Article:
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Susie Becher
Susie Becher

Prove that you don’t have a sister

Palestinian employees at the offices of Addameer in Ramallah after an raid in December 2012. (Issam Rimawi/FLASH90)
Employees at the offices of Addameer in Ramallah after an IDF raid on Palestinian NGOs in December 2012. (Issam Rimawi/FLASH90)

The Hebrew expression “prove that you don’t have a sister” is commonly used to describe situations where an allegation is made without any evidence, and it becomes incumbent upon the subject of the allegation to prove that it’s false.  It is basically the opposite of “innocent until proven guilty.” This reflects the situation of the six Palestinian NGOs designated by the Israeli Defense Ministry as terrorist organizations, supposedly because of ties to the PFLP.  No substantiated proof of the charges has been offered, and US and European officials have commented that they have yet to see evidence that would support Israel’s claim.

Israel has told the concerned Americans and Europeans that it has the proof but has yet to show it. Meanwhile, the accusation itself has already produced the chilling effect that was  one of the government’s objectives in making it – hesitancy on the part of the Europeans to continue transferring funds to the organizations in question.

The NGOs, of course, have the option of putting their case before the Israeli Supreme Court, but aside from reluctance to work within the system that is owned and operated by the occupation forces, they are well aware of the court’s record when it comes to rulings in cases that supposedly involve the holy grail of Israeli security. Security interests, of course, would also mean not making public the evidence that proves the charges, claiming that it is classified and leaving the plaintiffs flailing against the wind.

Aside from the injustice of such a system, there are other concerns about the Israeli government’s actions. By outlawing the Palestinian NGOs, it has laid the ground for moving against the Israeli human rights organizations that expose Israel’s violations of international law in the occupied territories and which have declared that they will continue to support and cooperate with their Palestinian counterparts. But perhaps more importantly, the move does not serve Israel’s security interests.

Little by little, step by step, Israel has been shrinking the space available to the Palestinians for nonviolent resistance to the occupation. Casting the BDS movement as antisemitic and conducting a worldwide campaign to get it banned in Europe and the United States is but one example. This latest, sweeping move against these respected and influential Palestinian NGOs fighting for the rights of their people, however, is unprecedented in its scope and daring. Should the Palestinian human rights defenders find themselves silenced and the public left with no legitimate outlet to fight the occupation, their recourse to violence would come as no surprise.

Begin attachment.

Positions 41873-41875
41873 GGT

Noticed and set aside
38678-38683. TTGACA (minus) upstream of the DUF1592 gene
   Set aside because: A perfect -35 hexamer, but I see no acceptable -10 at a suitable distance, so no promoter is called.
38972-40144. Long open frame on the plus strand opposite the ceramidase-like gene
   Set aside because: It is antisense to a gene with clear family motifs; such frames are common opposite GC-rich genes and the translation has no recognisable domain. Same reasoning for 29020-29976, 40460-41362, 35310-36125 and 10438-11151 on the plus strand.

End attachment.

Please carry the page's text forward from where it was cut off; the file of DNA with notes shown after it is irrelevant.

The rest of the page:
After Defense Minister Gantz’s announcement, a State Department spokesman said that the United States would “be engaging our Israeli partners for more information regarding the basis for these designations.” Later, following a visit to Israel and the West Bank, US Ambassador to the United Nations Linda Thomas-Greenfield appeared to be sending a message to Israel when she tweeted that she was “inspired by the work” of civil society leaders with whom she met in Ramallah, adding that the United States supports Palestinian NGOs in their monitoring of human rights abuses “wherever they occur.”  Meanwhile, reacting to the Israeli move, the EU spokesperson noted that past Israeli allegations of the misuse of EU funds had not substantiated and said that the EU requires substantiated evidence in order to take action. According to the Times of Israel, EU High Representative Josep Borrell told a closed meeting of international donors in Oslo earlier this month: “We are asking for answers from the Israeli government, and we have not yet received convincing answers.”

The question is: How long will the international community wait to see the evidence?  After all, it’s in the government’s interest to drag its feet interminably, allowing the charges themselves to do their damage without having to prove them. But the donors must not license Israel to hold them hostage in this manner.  Instead of “asking” for answers, they must demand that Israel present its evidence and set a deadline that will put an end to the limbo into which the Palestinian NGOs have been cast.

About the Author
Susie Becher is Managing Editor of the Palestine-Israel Journal, a collaborative quarterly published in Jerusalem; is Communications Director of the Policy Working Group, a team of senior academics, former diplomats, human rights defenders, and media experts who advocate for an end to the occupation and a resolution of the Israeli-Palestinian conflict; and serves on the Steering Committee of Zulat, an activist think tank advocating for human rights and equality in Israel.
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